April 12, 2023

Do People With Early Lung Cancer Have Symptoms?

Knowing the signs (like a cough that won’t quit) may help some people detect lung cancer early

Physican listening to patient's lungs via stethescope.

Finding and treating lung cancer early usually leads to better results. Some people with early lung cancer may have symptoms, which can start them on the pathway to diagnosis and treatment.


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But often, cancer has gone beyond the early stages before symptoms appear. This delay in symptoms is one reason why lung cancer claims more lives than any other cancer type.

“Knowing the warning signs may help you find lung cancer early,” says pulmonologist Peter Mazzone, MD. “But there are other important steps you can take. If you’re at high risk, you may be eligible for lung cancer screening to find cancer before you have symptoms. And if you smoke, quitting smoking can help reduce your lung cancer risk.”

Dr. Mazzone explains the warning signs to look for and when you should get screened or tested for lung cancer.

Warning signs of lung cancer

Symptoms of lung cancer can vary from person to person. The main symptom is a cough. “Most of the time, a cough is due to another condition,” says Dr. Mazzone. See a healthcare provider if you have a cough that:

  • Doesn’t go away or gets worse over time.
  • Isn’t related to a known condition like allergies, a cold or asthma.
  • Produces bloody or rust-colored phlegm.

Other symptoms of lung cancer include:

  • Chest pain when breathing deeply, coughing or laughing.
  • Fatigue or tiredness.
  • Repeat bronchitis or pneumonia.
  • Shortness of breath (dyspnea).
  • Unexplained weight loss.

If lung cancer spreads outside of your lungs to other parts of your body, you may feel:

  • Bone pain.
  • Neurological symptoms like headaches, dizziness or seizures.
  • Shoulder or arm pain.
  • Swollen lymph nodes.

Whenever you feel “off” — when something just isn’t right — it’s a good idea to see a healthcare provider to get checked out. Unexplained pain, lumps, coughs or other symptoms could be signs of something serious.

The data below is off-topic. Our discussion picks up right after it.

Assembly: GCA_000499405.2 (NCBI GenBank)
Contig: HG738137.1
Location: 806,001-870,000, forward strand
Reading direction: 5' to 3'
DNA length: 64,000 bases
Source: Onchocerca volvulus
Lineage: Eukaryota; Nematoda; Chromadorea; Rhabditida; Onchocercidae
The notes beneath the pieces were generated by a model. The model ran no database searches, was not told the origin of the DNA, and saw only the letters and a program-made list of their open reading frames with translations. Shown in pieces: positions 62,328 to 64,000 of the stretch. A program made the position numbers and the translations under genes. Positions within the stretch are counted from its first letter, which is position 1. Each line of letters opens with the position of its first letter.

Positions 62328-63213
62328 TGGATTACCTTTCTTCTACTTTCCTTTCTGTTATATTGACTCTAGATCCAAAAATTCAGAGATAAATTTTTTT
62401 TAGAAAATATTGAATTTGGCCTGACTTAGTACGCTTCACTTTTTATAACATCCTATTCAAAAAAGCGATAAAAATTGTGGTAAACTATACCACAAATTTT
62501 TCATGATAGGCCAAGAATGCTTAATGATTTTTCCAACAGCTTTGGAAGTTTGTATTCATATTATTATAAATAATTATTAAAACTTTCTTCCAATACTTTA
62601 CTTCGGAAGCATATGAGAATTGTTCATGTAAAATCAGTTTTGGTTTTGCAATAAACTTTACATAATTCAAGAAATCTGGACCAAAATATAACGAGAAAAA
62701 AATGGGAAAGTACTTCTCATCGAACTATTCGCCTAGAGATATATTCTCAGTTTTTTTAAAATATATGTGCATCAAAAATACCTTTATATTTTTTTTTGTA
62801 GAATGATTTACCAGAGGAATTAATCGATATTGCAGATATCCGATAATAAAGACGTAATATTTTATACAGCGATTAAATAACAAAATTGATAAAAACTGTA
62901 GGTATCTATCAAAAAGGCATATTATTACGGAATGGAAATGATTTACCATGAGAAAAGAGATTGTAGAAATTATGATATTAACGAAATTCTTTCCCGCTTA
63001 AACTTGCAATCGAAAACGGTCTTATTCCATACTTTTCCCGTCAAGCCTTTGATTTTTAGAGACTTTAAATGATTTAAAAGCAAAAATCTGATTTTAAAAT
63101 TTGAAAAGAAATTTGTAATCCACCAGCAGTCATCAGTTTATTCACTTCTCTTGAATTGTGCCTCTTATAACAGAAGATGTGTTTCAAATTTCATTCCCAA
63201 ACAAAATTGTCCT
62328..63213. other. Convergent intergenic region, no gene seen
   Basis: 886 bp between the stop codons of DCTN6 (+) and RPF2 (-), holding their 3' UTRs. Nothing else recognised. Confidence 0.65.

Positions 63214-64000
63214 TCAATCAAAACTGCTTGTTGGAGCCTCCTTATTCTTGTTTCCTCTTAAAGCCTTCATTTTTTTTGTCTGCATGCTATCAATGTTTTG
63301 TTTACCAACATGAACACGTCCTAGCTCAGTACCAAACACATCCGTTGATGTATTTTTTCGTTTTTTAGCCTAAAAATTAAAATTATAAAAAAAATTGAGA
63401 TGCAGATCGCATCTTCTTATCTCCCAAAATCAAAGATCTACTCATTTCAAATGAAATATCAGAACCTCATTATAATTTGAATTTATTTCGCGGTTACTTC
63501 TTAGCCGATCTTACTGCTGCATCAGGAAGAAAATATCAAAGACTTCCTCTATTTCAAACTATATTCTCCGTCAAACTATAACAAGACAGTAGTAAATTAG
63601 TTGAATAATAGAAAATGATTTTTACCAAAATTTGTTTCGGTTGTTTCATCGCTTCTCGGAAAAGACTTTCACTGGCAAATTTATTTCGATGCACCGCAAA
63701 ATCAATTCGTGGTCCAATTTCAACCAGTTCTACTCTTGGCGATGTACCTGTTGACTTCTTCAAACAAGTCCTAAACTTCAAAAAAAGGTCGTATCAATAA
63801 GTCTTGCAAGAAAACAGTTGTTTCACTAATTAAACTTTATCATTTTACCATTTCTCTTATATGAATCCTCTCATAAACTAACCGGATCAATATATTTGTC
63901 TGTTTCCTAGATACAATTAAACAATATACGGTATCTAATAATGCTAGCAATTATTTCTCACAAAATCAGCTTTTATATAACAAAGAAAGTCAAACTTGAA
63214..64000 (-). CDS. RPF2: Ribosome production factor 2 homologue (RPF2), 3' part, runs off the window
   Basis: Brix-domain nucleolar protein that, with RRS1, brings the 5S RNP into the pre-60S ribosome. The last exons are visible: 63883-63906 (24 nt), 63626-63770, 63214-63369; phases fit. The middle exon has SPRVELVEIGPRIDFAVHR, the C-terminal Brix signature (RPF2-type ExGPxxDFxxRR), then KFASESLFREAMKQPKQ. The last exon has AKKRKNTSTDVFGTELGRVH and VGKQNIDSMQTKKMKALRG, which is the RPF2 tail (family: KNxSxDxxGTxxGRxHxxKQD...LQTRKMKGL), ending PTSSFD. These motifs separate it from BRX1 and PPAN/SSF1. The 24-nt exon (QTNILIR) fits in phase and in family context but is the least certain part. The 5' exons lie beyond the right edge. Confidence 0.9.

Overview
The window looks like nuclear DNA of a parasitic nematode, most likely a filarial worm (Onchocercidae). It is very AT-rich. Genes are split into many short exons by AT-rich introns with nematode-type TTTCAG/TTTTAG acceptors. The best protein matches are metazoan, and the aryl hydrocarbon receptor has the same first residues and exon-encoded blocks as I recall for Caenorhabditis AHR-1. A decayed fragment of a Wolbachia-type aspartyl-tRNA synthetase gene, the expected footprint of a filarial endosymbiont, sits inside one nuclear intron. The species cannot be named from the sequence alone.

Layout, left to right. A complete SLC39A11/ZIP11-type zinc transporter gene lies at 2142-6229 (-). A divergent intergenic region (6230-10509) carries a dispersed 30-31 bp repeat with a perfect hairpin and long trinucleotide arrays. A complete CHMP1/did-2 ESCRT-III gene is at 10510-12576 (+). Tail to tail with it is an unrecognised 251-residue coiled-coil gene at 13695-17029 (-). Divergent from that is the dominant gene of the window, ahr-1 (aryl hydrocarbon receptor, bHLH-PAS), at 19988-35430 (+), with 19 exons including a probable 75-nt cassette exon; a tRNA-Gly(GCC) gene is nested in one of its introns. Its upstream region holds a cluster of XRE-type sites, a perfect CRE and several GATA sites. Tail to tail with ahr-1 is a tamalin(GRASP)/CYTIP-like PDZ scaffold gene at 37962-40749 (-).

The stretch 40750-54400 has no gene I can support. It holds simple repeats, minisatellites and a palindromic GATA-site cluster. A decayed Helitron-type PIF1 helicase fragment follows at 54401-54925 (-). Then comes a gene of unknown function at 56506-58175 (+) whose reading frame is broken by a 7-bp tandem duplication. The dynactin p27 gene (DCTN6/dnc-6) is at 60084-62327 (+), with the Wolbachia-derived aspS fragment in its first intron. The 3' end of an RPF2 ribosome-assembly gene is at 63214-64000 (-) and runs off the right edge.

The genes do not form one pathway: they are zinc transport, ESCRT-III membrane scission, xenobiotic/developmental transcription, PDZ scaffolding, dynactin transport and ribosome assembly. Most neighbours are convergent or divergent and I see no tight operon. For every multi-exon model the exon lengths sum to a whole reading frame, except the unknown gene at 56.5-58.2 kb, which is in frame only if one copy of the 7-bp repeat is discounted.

Syndromes caused by lung tumors

Some lung tumors can cause groups of symptoms called syndromes. These symptoms could signal lung cancer:


Horner syndrome

A tumor in the upper lung can press on nerves to your eye and face, causing Horner syndrome. Symptoms typically affect one side of your face and include:

  • Decreased sweating.
  • Drooping eyelid.
  • Smaller pupil.

Superior vena cava syndrome

The superior vena cava is the large blood vessel that carries blood from your head and neck to your heart. A lung tumor pushing on the superior vena cava can cause this syndrome. The main symptoms are redness and swelling in your face and neck.

Paraneoplastic syndrome

Some lung cancers produce hormones or hormone-like substances that travel through your bloodstream, causing problems far from the tumor. Paraneoplastic syndromes are more common in people with small cell lung cancer (SCLC).

There are several paraneoplastic syndromes. An example is a syndrome of inappropriate antidiuretic hormone (SIADH). In SIADH, cancer cells make an antidiuretic hormone (ADH), which lowers sodium levels in your blood. Low sodium levels can lead to:

  • Confusion.
  • Cramps.
  • Fatigue.
  • Nausea and vomiting.
  • Muscle weakness.

Because the symptoms of paraneoplastic syndromes often seem unrelated, healthcare providers may not suspect lung cancer as a cause.

How early will you notice symptoms of lung cancer?

Whether you experience symptoms and when they occur may depend on the tumor’s:

  • Location.
  • Size.
  • Speed of growth.
  • Type.

For example, two of the most common types of non-small cell lung cancer (NSCLC) are squamous cell carcinomas and adenocarcinomas. Squamous cell cancer tends to occur toward larger breathing tubes, while adenocarcinomas are usually deeper in your lung.

“It’s not always the case, but a squamous cell tumor near a large breathing tube may be more likely to produce a cough with some blood in it,” notes Dr. Mazzone. “A deeper tumor of the same size may not cause any symptoms.”


When should you get screened or tested?

Screening and testing have different purposes:

  • Screening checks for cancer before you have symptoms.
  • Testing looks for the cause of symptoms after they have started.

Who should be screened for lung cancer?

The U.S. Preventive Services Task Force (USPSTF) recommends lung cancer screening if you’re between ages 50 and 80 and:

  • Have smoked at least 20 pack-years of cigarettes. (To calculate pack-years, multiply the number of packs you smoked each day times the number of years you smoked.)
  • Currently smoke or have quit smoking within the past 15 years.

When should you get tested?

Many people think they’re not at risk of lung cancer if they never smoked. But about 20% of people with lung cancer have no history of smoking.

Regardless of your smoking history, talk to a healthcare provider if you have symptoms with no known cause like:

  • A cough.
  • Coughing up blood.
  • Chest discomfort or pain.
  • Shortness of breath.
  • Unintentional weight loss.

Your provider will ask you about your medical history and perform an exam. They may order pulmonary function testing to check how well your lungs are working. Imaging tests, such as a chest X-ray or chest CT scan, are also helpful in diagnosing lung problems.

“Your symptoms may not be lung cancer, but they require a healthcare provider to check them out and discuss them with you,” states Dr. Mazzone.

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